Mark Daniels: Do you have a business plan? Does your strategy look as complicated as the London Underground map?

Related tags Business plan Management London underground Idea

Eons ago, when I was a humble numbskull trudging from one end of the country to the other, a business plan was a useful tool for keeping my customers...

Eons ago, when I was a humble numbskull trudging from one end of the country to the other, a business plan was a useful tool for keeping my customers in check. I knew which ones I wanted to focus on, I knew which ones were doing well, and I was able to set myself goals for what I wanted to achieve for each of them - and myself.

And a business plan meant that every time I had a meeting with my boss, I had a ream of paper with customers' names and lots of verbiage all over it that it looked like I had been really busy.

When I took on the pub I wrote up a new business plan. It was full of great ideas, plans for the pub, for the business ... even plans for me. When I wrote that business plan, world domination was achievable.

But then I got comfortable with the running of my pub, put the plan to one side and just got on with letting the days meld from one to the other.

A few years on and heading rapidly towards the end of 2008, the * insert chosen excuse here * began to bite and I revisited that initial business plan; it staggered me to find how far I had deviated from my original course. It was enough to make me smile ruefully.

Sitting down before Christmas with the determination to turn my business around, I set about rewriting my business plan. Most of the old ideas were poppycock - world domination, I conceded, was no longer possible - but the business needed "tidying up" and new goals needed to be put in place. Surviving 2009 was the first one.

Out of practice, I needed to remember what the hell a business plan was: a structured set of business goals, the reasons you believe they are attainable, and a set of actions and plans for achieving them. But how do you go about putting that down all on paper? Some people are good at that; their minds are structured filing cabinets, each drawer alphabetised for instant access.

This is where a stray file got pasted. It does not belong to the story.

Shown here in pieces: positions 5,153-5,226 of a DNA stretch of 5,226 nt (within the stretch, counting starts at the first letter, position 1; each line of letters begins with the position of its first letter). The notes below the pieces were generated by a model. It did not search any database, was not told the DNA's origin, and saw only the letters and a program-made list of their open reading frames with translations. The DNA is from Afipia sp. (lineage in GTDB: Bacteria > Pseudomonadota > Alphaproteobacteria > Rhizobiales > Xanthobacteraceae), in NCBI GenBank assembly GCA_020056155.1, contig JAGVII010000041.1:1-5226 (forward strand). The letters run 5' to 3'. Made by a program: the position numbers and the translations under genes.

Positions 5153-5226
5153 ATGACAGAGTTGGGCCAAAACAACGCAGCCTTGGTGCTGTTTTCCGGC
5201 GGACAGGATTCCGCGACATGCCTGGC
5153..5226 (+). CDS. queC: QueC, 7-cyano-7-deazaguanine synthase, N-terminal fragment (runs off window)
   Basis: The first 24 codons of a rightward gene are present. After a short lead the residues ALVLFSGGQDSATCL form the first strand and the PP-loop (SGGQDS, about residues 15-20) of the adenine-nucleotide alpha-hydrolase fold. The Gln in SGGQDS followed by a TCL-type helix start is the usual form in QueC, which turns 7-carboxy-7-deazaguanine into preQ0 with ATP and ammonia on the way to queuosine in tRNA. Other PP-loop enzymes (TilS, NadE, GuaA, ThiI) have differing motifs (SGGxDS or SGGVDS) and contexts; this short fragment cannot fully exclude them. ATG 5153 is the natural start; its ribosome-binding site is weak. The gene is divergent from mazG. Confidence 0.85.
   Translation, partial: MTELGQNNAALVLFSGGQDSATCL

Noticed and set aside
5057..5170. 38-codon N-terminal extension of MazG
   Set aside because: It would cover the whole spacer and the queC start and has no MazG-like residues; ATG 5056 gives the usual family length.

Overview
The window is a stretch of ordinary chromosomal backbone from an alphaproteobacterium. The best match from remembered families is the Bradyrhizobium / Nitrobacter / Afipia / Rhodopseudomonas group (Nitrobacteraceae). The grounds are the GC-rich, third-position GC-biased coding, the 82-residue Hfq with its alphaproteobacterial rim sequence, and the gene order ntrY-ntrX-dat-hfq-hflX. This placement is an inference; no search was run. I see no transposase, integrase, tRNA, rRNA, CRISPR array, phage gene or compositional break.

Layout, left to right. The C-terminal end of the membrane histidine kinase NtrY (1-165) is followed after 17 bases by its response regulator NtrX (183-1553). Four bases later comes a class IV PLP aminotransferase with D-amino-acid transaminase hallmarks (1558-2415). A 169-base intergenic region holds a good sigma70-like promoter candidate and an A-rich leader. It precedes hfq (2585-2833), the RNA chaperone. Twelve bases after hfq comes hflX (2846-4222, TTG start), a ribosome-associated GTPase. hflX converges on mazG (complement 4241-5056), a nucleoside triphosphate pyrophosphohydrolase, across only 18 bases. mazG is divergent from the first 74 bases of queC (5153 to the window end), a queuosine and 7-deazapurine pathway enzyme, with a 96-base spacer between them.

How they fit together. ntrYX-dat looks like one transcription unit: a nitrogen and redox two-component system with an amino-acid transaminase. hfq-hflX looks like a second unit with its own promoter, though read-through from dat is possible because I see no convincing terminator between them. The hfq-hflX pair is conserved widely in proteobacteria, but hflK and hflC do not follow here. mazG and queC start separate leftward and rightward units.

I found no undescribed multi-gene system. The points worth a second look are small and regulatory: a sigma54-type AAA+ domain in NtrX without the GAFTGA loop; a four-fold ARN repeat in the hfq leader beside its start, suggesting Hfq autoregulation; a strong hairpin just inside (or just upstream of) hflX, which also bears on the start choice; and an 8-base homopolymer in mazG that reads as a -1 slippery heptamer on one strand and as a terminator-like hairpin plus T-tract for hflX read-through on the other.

Mine, on the other hand, is like is like the inside of a TK Maxx store: a sort of jumble sale of ideas with no discernible structure. At any one given time my thoughts revolve around staffing, offers, whether Jenson Button can win the opening race of this year's Formula One season, what drivel I might put on Twitter this evening, cellar cleaning, why am I wearing a miss-matched pair of socks, what's happened to my hair, how much did my wife spend shopping this morning, and whether Jennifer Aniston will walk in to the pub and ask me to marry her.

Finding something sensible in my head to put down into a business plan is sort of like walking in to TK Maxx and trying to find a size nine pair of brogues. They're right there, next to the Simpson's game of Charades.

To make sense of it, I use something called mind mapping. Forgive me if I'm being patronising here, but if you're struggling to put a business plan together - as I was - mind-map applications may just be the answer to your troubles, and a mind map is a diagram used to represent words, ideas, tasks or any other random muddle you need to get down on to paper/screen in order to make sense of them.

Marketing people have brainstormed like this for decades, but I find it incredibly useful for putting my business plan - or even my Christmas/Birthday/Valentine's/sorry-I-stayed-out-too-long gift list - together, and then exporting it to Word in a format that everybody else can understand.

Every business aiming to survive needs a plan of what it's trying to achieve, but that plan should be fluid. Not every goal you write down will be achieved. "Kidnap head of pubco and hold ransom for reduction in rent" might seem like a great solution to all our problems, but will actually probably get you into a bit of trouble. But building a structure for your marketing plans, and listing which events you would like to promote or sponsor is definitely good.

If you haven't looked at mind map solutions before, there are plenty available on the web. Time was when such things would cost you quite a bit of money, but today applications like Freemind or websites like are free, although some of their functionality is limited. As a starter for ten, however, they're excellent.

And mind mapping need not be used just by those of us struggling to put a comprehensive business plan in place. They can be used by BDMs struggling to list which of their disgruntled licensees they should be getting out to see, too...

Related topics Licensing law

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